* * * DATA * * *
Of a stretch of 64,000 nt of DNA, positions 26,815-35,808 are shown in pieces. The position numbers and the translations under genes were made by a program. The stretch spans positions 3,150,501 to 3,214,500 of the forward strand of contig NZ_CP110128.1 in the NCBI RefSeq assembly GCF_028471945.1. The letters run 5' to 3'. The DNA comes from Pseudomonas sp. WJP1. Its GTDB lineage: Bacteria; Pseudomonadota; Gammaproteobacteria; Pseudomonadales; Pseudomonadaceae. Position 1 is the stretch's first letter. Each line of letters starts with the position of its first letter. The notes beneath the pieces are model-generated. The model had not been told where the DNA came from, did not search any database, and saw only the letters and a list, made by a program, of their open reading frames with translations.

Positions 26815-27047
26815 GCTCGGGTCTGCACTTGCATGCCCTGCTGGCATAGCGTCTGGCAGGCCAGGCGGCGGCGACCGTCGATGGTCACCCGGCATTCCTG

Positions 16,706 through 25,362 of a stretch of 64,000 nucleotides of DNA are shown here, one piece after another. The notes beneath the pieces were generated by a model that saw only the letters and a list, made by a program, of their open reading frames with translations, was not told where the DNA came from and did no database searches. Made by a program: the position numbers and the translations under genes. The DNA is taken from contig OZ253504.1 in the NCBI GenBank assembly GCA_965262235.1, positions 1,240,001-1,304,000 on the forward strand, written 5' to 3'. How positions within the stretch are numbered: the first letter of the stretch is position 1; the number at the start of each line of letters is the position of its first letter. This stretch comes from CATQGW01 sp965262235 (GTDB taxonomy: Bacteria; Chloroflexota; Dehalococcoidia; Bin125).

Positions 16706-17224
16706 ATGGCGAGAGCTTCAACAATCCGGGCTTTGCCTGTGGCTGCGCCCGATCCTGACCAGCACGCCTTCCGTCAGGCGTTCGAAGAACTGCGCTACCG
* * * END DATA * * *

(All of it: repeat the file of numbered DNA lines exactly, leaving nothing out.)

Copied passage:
Of a stretch of 64,000 nt of DNA, positions 26,815-35,808 are shown in pieces. The position numbers and the translations under genes were made by a program. The stretch spans positions 3,150,501 to 3,214,500 of the forward strand of contig NZ_CP110128.1 in the NCBI RefSeq assembly GCF_028471945.1. The letters run 5' to 3'. The DNA comes from Pseudomonas sp. WJP1. Its GTDB lineage: Bacteria; Pseudomonadota; Gammaproteobacteria; Pseudomonadales; Pseudomonadaceae. Position 1 is the stretch's first letter. Each line of letters starts with the position of its first letter. The notes beneath the pieces are model-generated. The model had not been told where the DNA came from, did not search any database, and saw only the letters and a list, made by a program, of their open reading frames with translations.

Positions 26815-27047
26815 GCTCGGGTCTGCACTTGCATGCCCTGCTGGCATAGCGTCTGGCAGGCCAGGCGGCGGCGACCGTCGATGGTCACCCGGCATTCCTG

Positions 16,706 through 25,362 of a stretch of 64,000 nucleotides of DNA are shown here, one piece after another. The notes beneath the pieces were generated by a model that saw only the letters and a list, made by a program, of their open reading frames with translations, was not told where the DNA came from and did no database searches. Made by a program: the position numbers and the translations under genes. The DNA is taken from contig OZ253504.1 in the NCBI GenBank assembly GCA_965262235.1, positions 1,240,001-1,304,000 on the forward strand, written 5' to 3'. How positions within the stretch are numbered: the first letter of the stretch is position 1; the number at the start of each line of letters is the position of its first letter. This stretch comes from CATQGW01 sp965262235 (GTDB taxonomy: Bacteria; Chloroflexota; Dehalococcoidia; Bin125).

Positions 16706-17224
16706 ATGGCGAGAGCTTCAACAATCCGGGCTTTGCCTGTGGCTGCGCCCGATCCTGACCAGCACGCCTTCCGTCAGGCGTTCGAAGAACTGCGCTACCG